Without any leads, the crew luckily runs into a universally renowned hacker named Radical Edward on Earth as they search for clues. After contact with Ed, the rogue satellite — a throwback to 2001: A Space Odyssey's HAL 9000 — admits it created the land carvings to recreate the Nazca lines on Earth.

This episode stands out because we're introduced to the incredible hacker Ed, who rounds out the Bebop team, providing the crew with some much-needed computer skills. Jet provides a fun moment in the episode, too, when he digs into Edward's profile only to find "he's a seven-foot ex-basketball pro, Hindu guru, drag queen alien!”

9. / 8. Session 12 & 13: "Jupiter Jazz (Part 1 & 2)"

While Faye turns her back on the crew of the Bebop, cleaning out their savings, Spike is drawn to Jupiter's moon Castillo after discovering a mysterious deal with the code name "Julia." Suspecting Vicious, he departs the Bebop and tracks down the Red Dragon Syndicate.

Paths converge later as Jet finally tracks down a depressed Faye and the mysterious Gren, who, like Spike, is searching for retribution against Vicious.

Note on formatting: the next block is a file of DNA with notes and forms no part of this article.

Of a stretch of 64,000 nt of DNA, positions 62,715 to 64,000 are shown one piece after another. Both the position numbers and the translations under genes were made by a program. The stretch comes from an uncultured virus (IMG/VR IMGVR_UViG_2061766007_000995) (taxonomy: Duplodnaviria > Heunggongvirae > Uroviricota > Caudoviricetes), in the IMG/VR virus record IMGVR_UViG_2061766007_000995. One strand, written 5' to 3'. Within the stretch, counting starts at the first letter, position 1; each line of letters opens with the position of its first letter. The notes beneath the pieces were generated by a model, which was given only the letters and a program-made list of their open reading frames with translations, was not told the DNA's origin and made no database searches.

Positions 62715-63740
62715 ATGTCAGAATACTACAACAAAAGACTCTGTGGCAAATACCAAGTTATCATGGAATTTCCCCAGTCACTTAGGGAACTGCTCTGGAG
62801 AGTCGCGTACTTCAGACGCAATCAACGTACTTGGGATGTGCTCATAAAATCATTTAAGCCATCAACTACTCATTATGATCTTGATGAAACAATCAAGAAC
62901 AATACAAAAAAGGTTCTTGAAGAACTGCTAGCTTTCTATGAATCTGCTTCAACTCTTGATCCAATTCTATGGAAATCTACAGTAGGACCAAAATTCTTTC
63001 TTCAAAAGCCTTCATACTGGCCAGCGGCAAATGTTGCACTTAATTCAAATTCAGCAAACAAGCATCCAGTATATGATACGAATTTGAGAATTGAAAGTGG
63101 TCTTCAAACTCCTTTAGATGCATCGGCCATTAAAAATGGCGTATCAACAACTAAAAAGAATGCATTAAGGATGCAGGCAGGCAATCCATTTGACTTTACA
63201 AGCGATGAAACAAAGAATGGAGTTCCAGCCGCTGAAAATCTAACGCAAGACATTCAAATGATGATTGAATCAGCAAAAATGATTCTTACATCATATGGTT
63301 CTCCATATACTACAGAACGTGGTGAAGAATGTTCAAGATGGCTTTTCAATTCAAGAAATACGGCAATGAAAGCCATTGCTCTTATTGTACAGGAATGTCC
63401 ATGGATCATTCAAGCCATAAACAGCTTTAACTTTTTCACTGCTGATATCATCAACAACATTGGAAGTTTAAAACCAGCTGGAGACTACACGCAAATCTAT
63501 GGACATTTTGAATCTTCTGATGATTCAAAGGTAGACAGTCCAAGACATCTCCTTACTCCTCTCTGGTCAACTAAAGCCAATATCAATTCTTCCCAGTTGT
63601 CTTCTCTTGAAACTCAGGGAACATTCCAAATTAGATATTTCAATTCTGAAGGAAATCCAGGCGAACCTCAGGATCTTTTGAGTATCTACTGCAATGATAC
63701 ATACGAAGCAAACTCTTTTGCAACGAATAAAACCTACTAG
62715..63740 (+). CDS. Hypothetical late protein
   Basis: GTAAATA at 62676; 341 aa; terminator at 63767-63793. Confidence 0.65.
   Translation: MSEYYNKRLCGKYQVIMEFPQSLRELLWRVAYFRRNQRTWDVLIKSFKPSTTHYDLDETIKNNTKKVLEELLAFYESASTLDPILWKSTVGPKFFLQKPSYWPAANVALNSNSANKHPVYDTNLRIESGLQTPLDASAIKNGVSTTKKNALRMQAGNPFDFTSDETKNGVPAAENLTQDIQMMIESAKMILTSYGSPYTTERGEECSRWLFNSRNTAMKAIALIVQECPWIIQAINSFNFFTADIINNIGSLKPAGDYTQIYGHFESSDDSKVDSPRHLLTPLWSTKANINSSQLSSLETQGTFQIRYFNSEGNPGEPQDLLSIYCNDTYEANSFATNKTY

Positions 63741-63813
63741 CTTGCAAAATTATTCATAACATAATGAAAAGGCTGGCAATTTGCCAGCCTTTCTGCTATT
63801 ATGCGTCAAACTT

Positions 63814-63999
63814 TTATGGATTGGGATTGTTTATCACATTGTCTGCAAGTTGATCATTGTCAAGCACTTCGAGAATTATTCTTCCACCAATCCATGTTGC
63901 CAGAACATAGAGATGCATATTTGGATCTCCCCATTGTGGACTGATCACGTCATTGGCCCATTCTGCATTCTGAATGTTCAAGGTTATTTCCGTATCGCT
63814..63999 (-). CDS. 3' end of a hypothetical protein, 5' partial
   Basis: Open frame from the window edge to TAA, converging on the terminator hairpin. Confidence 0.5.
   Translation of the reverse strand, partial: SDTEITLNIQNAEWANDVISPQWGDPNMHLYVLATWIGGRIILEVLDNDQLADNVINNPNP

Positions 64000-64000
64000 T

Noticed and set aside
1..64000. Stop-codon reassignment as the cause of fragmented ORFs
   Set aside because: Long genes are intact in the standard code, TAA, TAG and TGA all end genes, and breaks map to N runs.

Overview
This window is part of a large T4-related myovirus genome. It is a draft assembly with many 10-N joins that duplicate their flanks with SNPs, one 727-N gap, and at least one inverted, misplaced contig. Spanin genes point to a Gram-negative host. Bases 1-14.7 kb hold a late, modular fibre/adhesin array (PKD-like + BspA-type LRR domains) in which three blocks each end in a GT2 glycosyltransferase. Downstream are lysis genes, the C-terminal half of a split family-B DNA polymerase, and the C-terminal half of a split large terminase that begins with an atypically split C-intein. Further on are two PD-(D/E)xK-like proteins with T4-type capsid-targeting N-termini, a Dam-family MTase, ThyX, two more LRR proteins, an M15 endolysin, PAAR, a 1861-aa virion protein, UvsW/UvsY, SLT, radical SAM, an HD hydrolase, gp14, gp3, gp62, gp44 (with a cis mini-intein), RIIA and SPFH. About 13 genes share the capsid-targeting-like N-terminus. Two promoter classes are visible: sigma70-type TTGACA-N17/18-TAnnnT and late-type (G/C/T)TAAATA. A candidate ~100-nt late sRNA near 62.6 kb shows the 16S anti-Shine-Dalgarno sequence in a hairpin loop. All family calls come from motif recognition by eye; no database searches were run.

The closest thing to the Cowboy Bebop movie, Jupiter Jazz is a fantastic tale that expands on the depth of the Bebop universe in addition to giving us a closer look at its crew.

In one of the many flashbacks, we finally learn more about Julia and Spike's history as the hero recalls a conversation with Julia in which he explains that "his eyes are different colors because his left eye saw into the past."

7. Session 20: "Pierrot le Fou"

Maybe the scariest of all Bebop episodes centers around the deranged killer Mad Pierrot. After witnessing a murder by the villain, Spike is targeted and hunted.

Spike is beaten, stabbed, and blown up before he manages to make an escape. Invited for a final showdown in the theme park Space World, Spike and Pierrot (real name Tongpu) battle it out, with the latter only being defeated through a stroke of luck.